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Tuesday, April 13, 2021

12 parties unite to oppose as Centre pushes through Delhi Bill; black day: AAP

As many as 12 Opposition parties in Rajya Sabha and nine in Lok Sabha opposed the Bill.

Written by Harikishan Sharma , Karishma Mehrotra | New Delhi |
Updated: March 25, 2021 7:54:18 am
Delhi BillThe Bill makes it mandatory for the Delhi government to take the opinion of the L-G before any executive action. (Representational)

The controversial Government of National Capital Territory of Delhi (Amendment) Bill, 2021, which seeks to make the Lieutenant Governor of Delhi equivalent to the Delhi government, was passed in Parliament Wednesday with the Rajya Sabha giving its nod — but not before it became a rallying point for the entire Opposition and saw regional parties uniting in a rare pushback against what they called an overweening Centre.

As many as 12 Opposition parties in Rajya Sabha and nine in Lok Sabha opposed the Bill. Outside the House, Delhi Chief Minister Arvind Kejriwal, who had slammed the Bill earlier as a move to undermine his government, described its passage as a “sad day” while Deputy CM Manish Sisodia called it a “black day” for democracy.

In Rajya Sabha, 16 MPs from 14 parties participated in the discussion. In a show of unity, representatives from Congress, AAP, TMC, BJD, DMK, YSRCP, SP, CPI(M), Shiv Sena, SAD, TDP and NCP opposed the Bill, leaving only the BJP and ally RPI (A) in its favour. Boosting the Opposition ranks, YSRCP, which supported the Bill in the Lok Sabha, opposed it in the Upper House.

Although the Bill was passed in Rajya Sabha by 83 votes against 45, the proceedings also witnessed a walkout by the Congress, SP, YSRCP, BJD and AIADMK.

In the Lok Sabha, eight Opposition parties — AAP, BSP, Congress, IUML, NC, NCP, Shiv Sena and SP – had opposed the Bill, which was supported by BJP and YSRCP.

In all, 28 members participated in the discussions in both houses, of whom 22 supported the Bill.

On Wednesday, the Upper House saw heated arguments with Opposition MPs chanting slogans against the Government. Opposing the Bill, Leader of Opposition Mallikarjun Kharge said it would effectively take rights away from representatives of the people and put the LG in charge. “What is the point of elections if you are making the LG the leader?” Kharge asked, while demanding that the Bill be sent to a select committee.

Congress MP Abhishek Manu Singhvi described the Bill as “the most pernicious, unconstitutional… this House has ever seen”. “This is not about AAP, this is not about Congress, this is not about West Bengal, it’s about the fundamentals of federalism… Even the Delhi BJP should join us. You may tomorrow be in power in Delhi,” he said.

Singhvi argued against key provisions of the Bill, especially Clause 4 which states that the Legislative Assembly shall not make any rule to enable itself to consider the matters of day-to-day administration of the Capital or conduct inquiries in relation to administrative decisions. “If Delhi can’t inquire or do matters of day-to-day, then will they fry pakodas?” he said.

The Bill, which was passed by Lok Sabha on March 22, also defines the term “Government.” It states that the “expression ‘Government’ referred to in any law to be made by the Legislative Assembly… shall mean the Lieutenant Governor”.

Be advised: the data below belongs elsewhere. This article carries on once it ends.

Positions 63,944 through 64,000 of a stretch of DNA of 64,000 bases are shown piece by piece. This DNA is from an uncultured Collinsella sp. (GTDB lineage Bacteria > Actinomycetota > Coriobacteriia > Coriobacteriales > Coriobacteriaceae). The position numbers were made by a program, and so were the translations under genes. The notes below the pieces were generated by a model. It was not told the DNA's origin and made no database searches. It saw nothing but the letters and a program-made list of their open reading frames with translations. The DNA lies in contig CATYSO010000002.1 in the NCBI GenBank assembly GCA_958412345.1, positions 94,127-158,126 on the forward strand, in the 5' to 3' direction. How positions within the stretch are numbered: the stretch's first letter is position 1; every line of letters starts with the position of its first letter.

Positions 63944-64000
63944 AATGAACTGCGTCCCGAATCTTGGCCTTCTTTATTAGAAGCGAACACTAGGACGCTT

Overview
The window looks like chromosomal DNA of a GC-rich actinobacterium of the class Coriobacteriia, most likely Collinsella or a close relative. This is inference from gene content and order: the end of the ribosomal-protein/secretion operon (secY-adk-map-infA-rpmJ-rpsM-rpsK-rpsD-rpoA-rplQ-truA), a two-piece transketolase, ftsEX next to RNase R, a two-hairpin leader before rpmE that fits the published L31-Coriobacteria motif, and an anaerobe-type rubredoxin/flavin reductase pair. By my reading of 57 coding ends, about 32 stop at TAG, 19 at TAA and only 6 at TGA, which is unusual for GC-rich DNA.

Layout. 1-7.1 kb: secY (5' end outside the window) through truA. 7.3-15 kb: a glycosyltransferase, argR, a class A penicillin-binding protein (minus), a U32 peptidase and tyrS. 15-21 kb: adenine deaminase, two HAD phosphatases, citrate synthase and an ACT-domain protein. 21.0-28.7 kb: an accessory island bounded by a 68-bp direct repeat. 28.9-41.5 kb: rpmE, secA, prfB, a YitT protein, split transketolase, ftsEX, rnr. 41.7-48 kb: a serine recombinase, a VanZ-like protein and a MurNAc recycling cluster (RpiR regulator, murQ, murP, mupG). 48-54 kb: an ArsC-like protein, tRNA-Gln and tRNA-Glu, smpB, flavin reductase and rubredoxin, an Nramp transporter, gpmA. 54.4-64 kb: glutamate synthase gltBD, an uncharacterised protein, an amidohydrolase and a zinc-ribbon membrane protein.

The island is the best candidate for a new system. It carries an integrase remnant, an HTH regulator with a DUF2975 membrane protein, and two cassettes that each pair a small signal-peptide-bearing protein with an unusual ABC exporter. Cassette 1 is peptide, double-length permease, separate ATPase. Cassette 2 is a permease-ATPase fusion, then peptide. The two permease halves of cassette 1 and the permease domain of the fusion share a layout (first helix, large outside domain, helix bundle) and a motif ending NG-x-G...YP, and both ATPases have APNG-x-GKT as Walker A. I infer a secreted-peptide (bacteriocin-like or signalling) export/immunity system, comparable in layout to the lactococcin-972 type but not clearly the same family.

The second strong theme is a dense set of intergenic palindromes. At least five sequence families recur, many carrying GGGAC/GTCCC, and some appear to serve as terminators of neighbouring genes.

TMC’s Derek O’Brien asked: “Which is more important? The Constitution of India or the manifesto of the party?” He said that several TMC MPs flew in for this Bill instead of campaigning for the election in West Bengal “because the Constitution is more important”.

“This is not about the Aam Aadmi Party and I want to appeal to my friends in the AIADMK who are now sitting with them… Shiv Sena no more. I want to appeal to the TRS. I want to appeal to YSR and JD(U). Don’t walk out, one day they will come after you. This regime wants to destroy every institution brick by brick,” he said.

Some regional parties that have allied with the BJP on various issues spoke against the Bill. BJD member Prasanna Acharya said the Bill should go for wider consultation since it “undermines the authority and the power of the elected government, of an elected Assembly”. V Vijaysai Reddy of YSRCP said his party “favours representation of the people rather than the person nominated by the government”.

DMK’s P Wilson termed the move to pass the Bill as a “flagrant violation” of the Constitution while SP’s Vishambhar Prasad Nishad echoed the demand to send the Bill to a select committee.

Taking on the Centre, AAP’s Sanjay Singh of AAP said: “The voters put their votes in an EVM and chose a government. You might not like the government but you have to accept it. We also accepted you because this is democracy’s voice.”

Shiv Sena’s Priyanka Chaturvedi said that “at a time when reports are calling India a partly free country and an electoral autocracy… all government moves suggest this country is moving away from democracy”. And, SAD’s Naresh Gujral said “what we are doing today is taking us back to the days of Nehru”.

In Lok Sabha, 12 members of 10 parties — BJP, Congress, AAP, BSP, NC, NCP, Shiv Sena, SP, YSRCP and IUML — had participated in the discussion. Only three — two of BJP and one from YSRCP — supported the Bill while nine opposed it.

Congress MP Manish Tewari said the legislation “is completely unconstitutional”. “It is a coloured, targeted and mala fide legislation which seeks to take away the representative character of the Delhi government,” he said.

Apart from the Congress and AAP, Shiv Sena’s Vinayak Raut, BSP’s Kunwar Danish Ali, NCP’s Supriya Sule, SP’s S T Hasan, NC’s Hanain Masoodi and IUML’s E T Mohammed Basheer spoke against the Bill, warning that it would “affect cooperative federalism”.

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